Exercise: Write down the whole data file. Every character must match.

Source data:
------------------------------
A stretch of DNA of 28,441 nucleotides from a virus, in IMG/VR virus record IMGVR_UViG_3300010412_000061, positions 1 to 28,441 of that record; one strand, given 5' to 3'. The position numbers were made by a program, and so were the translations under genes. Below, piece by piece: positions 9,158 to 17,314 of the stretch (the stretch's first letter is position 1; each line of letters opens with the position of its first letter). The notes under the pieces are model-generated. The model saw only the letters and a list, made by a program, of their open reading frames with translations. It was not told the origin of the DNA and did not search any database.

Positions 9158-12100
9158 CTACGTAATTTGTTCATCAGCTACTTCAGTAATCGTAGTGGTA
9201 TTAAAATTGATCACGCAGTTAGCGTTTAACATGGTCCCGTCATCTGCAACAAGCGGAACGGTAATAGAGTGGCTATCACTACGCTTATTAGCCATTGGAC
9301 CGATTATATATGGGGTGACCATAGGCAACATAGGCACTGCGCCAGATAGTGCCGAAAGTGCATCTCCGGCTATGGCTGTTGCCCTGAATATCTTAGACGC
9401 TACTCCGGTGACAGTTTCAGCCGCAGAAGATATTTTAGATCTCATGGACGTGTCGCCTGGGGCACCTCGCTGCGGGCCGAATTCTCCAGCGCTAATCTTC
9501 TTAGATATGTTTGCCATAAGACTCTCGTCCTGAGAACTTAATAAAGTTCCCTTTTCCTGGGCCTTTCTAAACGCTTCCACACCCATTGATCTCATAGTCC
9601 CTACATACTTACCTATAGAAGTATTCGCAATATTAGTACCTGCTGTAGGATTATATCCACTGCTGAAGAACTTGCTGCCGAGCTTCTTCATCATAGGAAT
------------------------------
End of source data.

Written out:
A stretch of DNA of 28,441 nucleotides from a virus, in IMG/VR virus record IMGVR_UViG_3300010412_000061, positions 1 to 28,441 of that record; one strand, given 5' to 3'. The position numbers were made by a program, and so were the translations under genes. Below, piece by piece: positions 9,158 to 17,314 of the stretch (the stretch's first letter is position 1; each line of letters opens with the position of its first letter). The notes under the pieces are model-generated. The model saw only the letters and a list, made by a program, of their open reading frames with translations. It was not told the origin of the DNA and did not search any database.

Positions 9158-12100
9158 CTACGTAATTTGTTCATCAGCTACTTCAGTAATCGTAGTGGTA
9201 TTAAAATTGATCACGCAGTTAGCGTTTAACATGGTCCCGTCATCTGCAACAAGCGGAACGGTAATAGAGTGGCTATCACTACGCTTATTAGCCATTGGAC
9301 CGATTATATATGGGGTGACCATAGGCAACATAGGCACTGCGCCAGATAGTGCCGAAAGTGCATCTCCGGCTATGGCTGTTGCCCTGAATATCTTAGACGC
9401 TACTCCGGTGACAGTTTCAGCCGCAGAAGATATTTTAGATCTCATGGACGTGTCGCCTGGGGCACCTCGCTGCGGGCCGAATTCTCCAGCGCTAATCTTC
9501 TTAGATATGTTTGCCATAAGACTCTCGTCCTGAGAACTTAATAAAGTTCCCTTTTCCTGGGCCTTTCTAAACGCTTCCACACCCATTGATCTCATAGTCC
9601 CTACATACTTACCTATAGAAGTATTCGCAATATTAGTACCTGCTGTAGGATTATATCCACTGCTGAAGAACTTGCTGCCGAGCTTCTTCATCATAGGAAT